Another day another Catholic priest stormed into Grindr. And according to the sounds, there may be more to come in the very near future.
Mgr. Jeffrey Burrill abruptly resigned his post as general secretary of the US Bishops’ Conference this week over allegations of “possible inappropriate behavior”.
In a hasty statement released earlier today, Archbishop José Gomez, president of the American Bishops’ Conference, announced that Burrill, who is, uh, has been one of the most senior American clergymen who is not a bishop, resigned with immediate effect.
“On Monday, we became aware of imminent media reports alleging possible inappropriate behavior by Mgr. Burrill, ”he wrote. “What was shared with us did not include allegations of misconduct with minors. However, in order to avoid becoming a distraction from the ongoing operations and work of the Conference, Monsignor resigned with immediate effect.
Within hours, the “impending media reports” were published and they include allegations that Burrill spent an enormous amount of time chatting with guys on Grindr, visiting unfamiliar neighborhoods, hanging out at gay bars, and at least hanging out. a gay. public baths on a trip to Las Vegas.
Catholic press group / watch group The pillar reports:
[An] Analysis of the app data signals correlated to Burrill’s mobile device shows that the priest also visited gay bars and private residences while using a location-based login app in many cities from 2018 to 2020, even on a mission trip for the American Bishops’ Conference.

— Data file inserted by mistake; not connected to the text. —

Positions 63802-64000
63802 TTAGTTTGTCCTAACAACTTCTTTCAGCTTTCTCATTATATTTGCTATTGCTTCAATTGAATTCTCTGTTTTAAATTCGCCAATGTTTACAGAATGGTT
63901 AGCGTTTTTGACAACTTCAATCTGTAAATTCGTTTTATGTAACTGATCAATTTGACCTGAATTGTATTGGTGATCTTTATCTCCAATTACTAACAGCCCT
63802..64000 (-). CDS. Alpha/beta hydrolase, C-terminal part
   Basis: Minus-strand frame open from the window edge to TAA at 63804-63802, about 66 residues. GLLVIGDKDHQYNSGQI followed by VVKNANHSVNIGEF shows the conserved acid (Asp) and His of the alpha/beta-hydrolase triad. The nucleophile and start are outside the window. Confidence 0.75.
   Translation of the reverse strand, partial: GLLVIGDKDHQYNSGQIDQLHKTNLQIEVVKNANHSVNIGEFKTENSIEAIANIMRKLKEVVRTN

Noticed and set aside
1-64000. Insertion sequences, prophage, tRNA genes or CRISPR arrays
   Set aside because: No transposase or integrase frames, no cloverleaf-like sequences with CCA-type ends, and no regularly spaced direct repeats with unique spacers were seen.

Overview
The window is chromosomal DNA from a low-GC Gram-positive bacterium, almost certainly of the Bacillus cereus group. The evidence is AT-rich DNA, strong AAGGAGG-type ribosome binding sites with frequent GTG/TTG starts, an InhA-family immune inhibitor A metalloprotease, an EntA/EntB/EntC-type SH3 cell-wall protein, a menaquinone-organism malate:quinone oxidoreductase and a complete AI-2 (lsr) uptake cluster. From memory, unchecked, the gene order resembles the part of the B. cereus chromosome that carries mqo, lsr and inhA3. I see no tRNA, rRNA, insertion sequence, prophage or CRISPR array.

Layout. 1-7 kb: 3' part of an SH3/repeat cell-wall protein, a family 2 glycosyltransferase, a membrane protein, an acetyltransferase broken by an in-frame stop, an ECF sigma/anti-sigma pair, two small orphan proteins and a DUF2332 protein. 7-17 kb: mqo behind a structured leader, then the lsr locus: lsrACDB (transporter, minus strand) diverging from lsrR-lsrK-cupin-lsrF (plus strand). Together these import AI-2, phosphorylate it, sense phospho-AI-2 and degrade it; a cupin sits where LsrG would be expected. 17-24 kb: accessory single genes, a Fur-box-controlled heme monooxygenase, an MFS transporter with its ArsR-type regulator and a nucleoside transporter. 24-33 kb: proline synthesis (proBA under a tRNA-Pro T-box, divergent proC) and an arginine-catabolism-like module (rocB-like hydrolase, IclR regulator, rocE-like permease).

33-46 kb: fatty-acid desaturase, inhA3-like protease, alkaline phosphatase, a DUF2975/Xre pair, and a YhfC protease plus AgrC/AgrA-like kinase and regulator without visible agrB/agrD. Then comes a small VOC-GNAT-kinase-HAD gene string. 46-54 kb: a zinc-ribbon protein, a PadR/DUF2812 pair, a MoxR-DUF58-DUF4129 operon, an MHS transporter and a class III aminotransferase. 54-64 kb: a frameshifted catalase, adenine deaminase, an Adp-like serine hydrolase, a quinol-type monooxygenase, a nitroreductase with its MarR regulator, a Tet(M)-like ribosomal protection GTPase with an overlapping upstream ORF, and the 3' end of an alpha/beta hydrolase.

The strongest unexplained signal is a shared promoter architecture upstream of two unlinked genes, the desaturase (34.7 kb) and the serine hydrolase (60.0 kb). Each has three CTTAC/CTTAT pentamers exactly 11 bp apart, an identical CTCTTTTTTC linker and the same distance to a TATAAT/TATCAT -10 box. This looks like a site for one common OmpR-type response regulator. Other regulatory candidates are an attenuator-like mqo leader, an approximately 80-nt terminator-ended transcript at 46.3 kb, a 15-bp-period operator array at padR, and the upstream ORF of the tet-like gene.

According to commercially available records of application signal data obtained by The pillar, a mobile device correlated to Burrill emitted app data signals from the location-based connection app Grindr almost daily during parts of 2018, 2019, and 2020 – both in his office at the USCCB and its USCCB-owned residence, as well as at USCCB meetings and events in other cities.
To add an extra layer of irony to the situation, one of Burrill’s responsibilities as general secretary of the American Bishops’ Conference was to help manage the church’s response to sex scandals and clergy cover-ups. , which he did while allegedly engaging in secret sex acts. his own shenanigans.
Now just in case you were wondering how The pillar got his hands on Burrill’s data and if it’s even legal, it is.
Signal data is collected by applications after users have given their consent. It is then aggregated and sold by the data providers. The pillar acquired the information about Burrill through a third party who had tracked his device.
Shady? Yes. Illegal? No.
Equally fishy, of course, is a Catholic priest who has taken a vow of celibacy and preaches that homosexuality is a sin allegedly dating men on the DL and hanging out in gay public baths in Sin City.
Burrill has not commented on the scandal and it is not yet clear whether he will face canonical discipline. But a report from Catholic News Agency hints that his story could be the start of a much bigger scandal to come.
The outlet said it received a tip from someone claiming to have access to monitoring information on several priests on dating apps, adding that “there are reports this week that information targeting allegedly active gay priests could become public “. However, he didn’t specifically mention Burrill.
The article adds:
The U.S. government’s widespread use of surveillance technology to monitor individuals has become widely known since the 2013 disclosures by former National Security Agency contractor Edward Snowden.
And although there are reports of private companies using similar techniques to keep track of employees, it is believed to be the first proposal to apply such measures in the Church.
Drop, drop, drop …
Graham Gremore is editor and editor at Queerty. Follow him on twitter @grahamgremore.